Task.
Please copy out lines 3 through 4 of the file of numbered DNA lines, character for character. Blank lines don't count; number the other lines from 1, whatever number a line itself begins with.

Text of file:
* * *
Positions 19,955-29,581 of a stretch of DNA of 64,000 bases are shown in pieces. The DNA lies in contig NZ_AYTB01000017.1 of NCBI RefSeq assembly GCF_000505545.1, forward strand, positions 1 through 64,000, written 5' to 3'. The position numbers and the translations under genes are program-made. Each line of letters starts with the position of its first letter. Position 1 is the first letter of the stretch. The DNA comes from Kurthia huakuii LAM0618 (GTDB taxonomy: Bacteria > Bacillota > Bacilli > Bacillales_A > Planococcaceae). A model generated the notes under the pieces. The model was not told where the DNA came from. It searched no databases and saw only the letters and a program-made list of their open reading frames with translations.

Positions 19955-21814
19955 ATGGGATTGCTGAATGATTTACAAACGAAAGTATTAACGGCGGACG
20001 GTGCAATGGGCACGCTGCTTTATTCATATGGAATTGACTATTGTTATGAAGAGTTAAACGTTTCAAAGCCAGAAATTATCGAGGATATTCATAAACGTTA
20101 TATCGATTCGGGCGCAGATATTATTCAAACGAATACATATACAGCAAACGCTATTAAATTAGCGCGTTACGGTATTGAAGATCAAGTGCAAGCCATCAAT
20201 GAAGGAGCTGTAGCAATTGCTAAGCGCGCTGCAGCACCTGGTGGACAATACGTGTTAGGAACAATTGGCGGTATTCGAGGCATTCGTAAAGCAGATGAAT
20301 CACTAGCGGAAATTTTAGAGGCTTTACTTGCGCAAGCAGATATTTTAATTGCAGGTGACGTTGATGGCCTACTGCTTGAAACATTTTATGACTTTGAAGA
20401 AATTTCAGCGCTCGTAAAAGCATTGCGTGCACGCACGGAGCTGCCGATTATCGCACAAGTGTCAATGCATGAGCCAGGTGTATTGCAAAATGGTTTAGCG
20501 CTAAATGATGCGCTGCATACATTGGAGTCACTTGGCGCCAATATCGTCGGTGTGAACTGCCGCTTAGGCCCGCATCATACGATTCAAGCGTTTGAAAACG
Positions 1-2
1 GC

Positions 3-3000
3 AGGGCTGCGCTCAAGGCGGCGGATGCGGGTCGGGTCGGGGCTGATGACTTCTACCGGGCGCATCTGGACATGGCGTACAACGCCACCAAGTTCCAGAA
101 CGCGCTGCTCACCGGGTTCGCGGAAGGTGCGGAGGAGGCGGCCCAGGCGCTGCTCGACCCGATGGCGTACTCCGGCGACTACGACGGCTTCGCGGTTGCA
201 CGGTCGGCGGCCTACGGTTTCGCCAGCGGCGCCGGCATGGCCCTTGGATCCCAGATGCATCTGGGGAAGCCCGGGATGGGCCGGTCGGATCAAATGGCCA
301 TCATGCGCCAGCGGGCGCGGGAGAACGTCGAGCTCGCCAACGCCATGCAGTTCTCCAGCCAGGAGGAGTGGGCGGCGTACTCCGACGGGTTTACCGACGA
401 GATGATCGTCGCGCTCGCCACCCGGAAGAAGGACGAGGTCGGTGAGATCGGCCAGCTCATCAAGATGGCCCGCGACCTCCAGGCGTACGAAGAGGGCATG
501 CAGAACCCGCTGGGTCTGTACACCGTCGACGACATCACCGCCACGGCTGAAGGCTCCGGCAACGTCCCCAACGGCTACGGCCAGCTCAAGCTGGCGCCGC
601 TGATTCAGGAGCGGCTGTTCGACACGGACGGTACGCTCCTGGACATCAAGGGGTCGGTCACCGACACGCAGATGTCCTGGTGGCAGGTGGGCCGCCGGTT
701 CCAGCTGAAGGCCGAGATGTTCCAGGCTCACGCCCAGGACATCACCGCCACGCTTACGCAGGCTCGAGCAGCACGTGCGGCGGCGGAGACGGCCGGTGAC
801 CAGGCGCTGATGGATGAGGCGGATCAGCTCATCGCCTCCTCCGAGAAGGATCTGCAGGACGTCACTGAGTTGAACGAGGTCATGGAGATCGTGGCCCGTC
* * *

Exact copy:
19955 ATGGGATTGCTGAATGATTTACAAACGAAAGTATTAACGGCGGACG
20001 GTGCAATGGGCACGCTGCTTTATTCATATGGAATTGACTATTGTTATGAAGAGTTAAACGTTTCAAAGCCAGAAATTATCGAGGATATTCATAAACGTTA